Skip to main content

Aki Kaurismäki’s Cinematic Exploration: Depicting Lives in the Margins of Materialistic Societies



Refusing to Label the Casualties of a Materialistic Society as mere “Losers,” the Pursuit for their Rightful Place Endures

This film was the beginning of a series of Kaurismäki films set in Finland, in which the poor find a place to live. Finland would later ride the wave of globalization and achieve a miraculous economic recovery, but the painful reforms would also create further disparities. “The Man Without a Past,” which depicts a community of homeless people who have lost their jobs and homes, is set against the backdrop of these changes. But even in this film, Kaurismäki stubbornly declares that there is a place for them to live. Gone is the cynical man who used to talk about social ostracization as salvation. In his film, then, those who have slipped from society still help each other, drink together, play music, and share the hope of living tomorrow.

This is also the case in “Le Havre” (2011) and “The Other Side of Hope” (2017), both of which feature immigrants as protagonists in opposition to the intolerant immigration policies that have spread across Europe (although the former is set in a French port town), and both attempt to more specifically depict the process of ordinary people helping those in a weak position. The film attempts to depict in a more concrete way the process of helping the vulnerable by the common people. The disappearance of the utopian illusion has instead allowed the humanity of the poor to stand up tougher.

Trailer for “The Other Side of Hope”

In Kaurismäki’s films, the dignity of the “losers” in capitalist society is steadfastly believed in. In the contemporary era marked by widening economic disparities and successive tragic wars, the question remains: how can one still celebrate such small things? “Fallen Leaves” embodies the renewed practice of such stubborn idealism. Perhaps that’s why he remembered where he came from, and as something that lies ahead, he created yet another film.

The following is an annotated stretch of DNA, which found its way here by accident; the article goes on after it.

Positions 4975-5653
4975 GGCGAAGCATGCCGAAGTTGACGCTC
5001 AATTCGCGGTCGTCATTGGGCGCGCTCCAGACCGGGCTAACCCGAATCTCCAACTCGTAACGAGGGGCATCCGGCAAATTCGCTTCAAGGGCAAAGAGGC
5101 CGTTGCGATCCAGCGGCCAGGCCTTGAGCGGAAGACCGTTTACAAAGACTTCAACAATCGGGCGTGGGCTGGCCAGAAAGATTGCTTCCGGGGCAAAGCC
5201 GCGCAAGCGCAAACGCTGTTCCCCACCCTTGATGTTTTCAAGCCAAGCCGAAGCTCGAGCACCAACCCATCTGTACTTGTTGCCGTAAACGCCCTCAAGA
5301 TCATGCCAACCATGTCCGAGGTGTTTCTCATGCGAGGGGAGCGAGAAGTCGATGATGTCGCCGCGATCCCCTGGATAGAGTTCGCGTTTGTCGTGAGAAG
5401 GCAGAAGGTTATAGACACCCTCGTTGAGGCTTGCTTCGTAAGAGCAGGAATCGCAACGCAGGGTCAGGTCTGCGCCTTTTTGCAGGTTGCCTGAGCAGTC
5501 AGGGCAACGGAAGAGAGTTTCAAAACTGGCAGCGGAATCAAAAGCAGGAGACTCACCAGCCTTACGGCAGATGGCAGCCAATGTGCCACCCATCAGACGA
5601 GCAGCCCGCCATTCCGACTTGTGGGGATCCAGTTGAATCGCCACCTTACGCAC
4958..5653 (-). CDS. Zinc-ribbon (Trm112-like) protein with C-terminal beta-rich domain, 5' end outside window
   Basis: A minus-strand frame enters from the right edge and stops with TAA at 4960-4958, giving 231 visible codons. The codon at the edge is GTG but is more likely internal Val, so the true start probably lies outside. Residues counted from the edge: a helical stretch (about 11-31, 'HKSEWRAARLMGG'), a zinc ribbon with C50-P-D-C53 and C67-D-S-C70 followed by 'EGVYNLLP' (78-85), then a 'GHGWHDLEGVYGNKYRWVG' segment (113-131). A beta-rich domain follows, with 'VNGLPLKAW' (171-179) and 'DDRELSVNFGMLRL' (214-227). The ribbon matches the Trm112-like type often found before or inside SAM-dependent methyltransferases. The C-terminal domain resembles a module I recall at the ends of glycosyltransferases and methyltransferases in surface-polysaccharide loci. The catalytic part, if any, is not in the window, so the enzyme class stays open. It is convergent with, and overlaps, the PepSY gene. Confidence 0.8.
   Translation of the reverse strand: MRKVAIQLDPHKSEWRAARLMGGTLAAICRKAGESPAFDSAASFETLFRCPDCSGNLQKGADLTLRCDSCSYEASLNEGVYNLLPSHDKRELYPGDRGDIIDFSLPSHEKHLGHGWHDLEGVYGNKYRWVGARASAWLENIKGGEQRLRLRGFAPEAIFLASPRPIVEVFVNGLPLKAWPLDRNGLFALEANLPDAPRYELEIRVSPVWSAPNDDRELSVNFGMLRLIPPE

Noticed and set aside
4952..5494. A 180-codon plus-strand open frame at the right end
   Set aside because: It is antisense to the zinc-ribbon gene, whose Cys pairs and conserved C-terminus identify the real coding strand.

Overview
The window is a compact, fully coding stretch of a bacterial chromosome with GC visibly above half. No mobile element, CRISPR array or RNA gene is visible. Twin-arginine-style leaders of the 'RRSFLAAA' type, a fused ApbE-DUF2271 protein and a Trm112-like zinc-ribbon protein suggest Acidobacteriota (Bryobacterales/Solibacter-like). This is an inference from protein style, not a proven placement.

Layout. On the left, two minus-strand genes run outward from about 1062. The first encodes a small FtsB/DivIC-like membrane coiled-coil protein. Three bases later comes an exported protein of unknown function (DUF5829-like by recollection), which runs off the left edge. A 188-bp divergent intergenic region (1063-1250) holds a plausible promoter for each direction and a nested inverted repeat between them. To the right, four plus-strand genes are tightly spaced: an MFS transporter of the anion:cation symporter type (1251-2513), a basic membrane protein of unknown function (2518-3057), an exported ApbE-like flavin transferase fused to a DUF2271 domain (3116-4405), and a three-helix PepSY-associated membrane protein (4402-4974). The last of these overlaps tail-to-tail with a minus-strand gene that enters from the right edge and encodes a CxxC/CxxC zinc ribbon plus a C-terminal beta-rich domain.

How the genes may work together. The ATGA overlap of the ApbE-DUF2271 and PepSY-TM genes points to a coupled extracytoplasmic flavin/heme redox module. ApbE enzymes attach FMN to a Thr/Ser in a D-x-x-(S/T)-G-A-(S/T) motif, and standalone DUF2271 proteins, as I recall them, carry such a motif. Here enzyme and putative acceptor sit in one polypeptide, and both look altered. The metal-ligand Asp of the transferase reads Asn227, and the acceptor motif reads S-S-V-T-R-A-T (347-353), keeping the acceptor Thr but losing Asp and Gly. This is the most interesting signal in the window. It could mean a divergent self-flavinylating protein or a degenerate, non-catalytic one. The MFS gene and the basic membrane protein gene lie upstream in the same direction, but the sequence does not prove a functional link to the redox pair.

In this sense, Kaurismäki is a filmmaker who has always been searching for a place where the poor can live, and in the end, that “place” is in the beautiful cinematic world he creates. The characters must be literal “have-nots” in a world of materialistic values. Yet, with a pouty face, they enjoy savory music and small meals, take pride in their daily labor, and are thrilled by the romance that they encounter. What they have is a love of humanity that persists. The place where the loser ceases to be a loser – that is what Aki Kaurismäki’s films continue to be.

Fallen Leaves

Aki Kaurismäki” by Peter von Berg, translated by Keiko Morishita, published by Aiikusha.
Aki Kaurismäki” edited by Sumio Toyama, published by Esquire Magazine Japan

Fallen Leaves

On screen nationwide from December 15, 2023 (Fri.) at Eurospace and other theaters.
Running time: 81 min.
Production: 2023 (Finland=Germany)
Distribution: Eurospace
Director/Screenplay: Aki Kaurismäki
Photography: Timo Salminen
Alma Pausti
Jussi Vatanen
Janne Houtiainen
Nup Koivu

Film Festival Special Screening: Aki Kaurismäki

Saturday, December 9, 2023 – Friday, January 12, 2024
Venue:Euro Space, Tokyo
Films screened:
Crime and Punishment (1983)
Calamari Union
Shadows in Paradise
Hamlet Goes Business
Leningrad Cowboys Go America
The Match Factory Girl
I Hired a Contract Killer
The Bohemian Life
Take Care of Your Scarf, Tatiana
Total Balalaika Show
Leningrad Cowboys Meet Moses
Drifting Clouds
The Man Without a Past
Lights in the Dusk
The Other Side of Hope



NiEW recommends alternative music🆕

NiEW Best Music is a playlist featuring artists leading the music scene and offering alternative styles in our rapidly evolving society. Hailing from Tokyo, the NiEW editorial team proudly curates outstanding music that transcends size, genre, and nationality.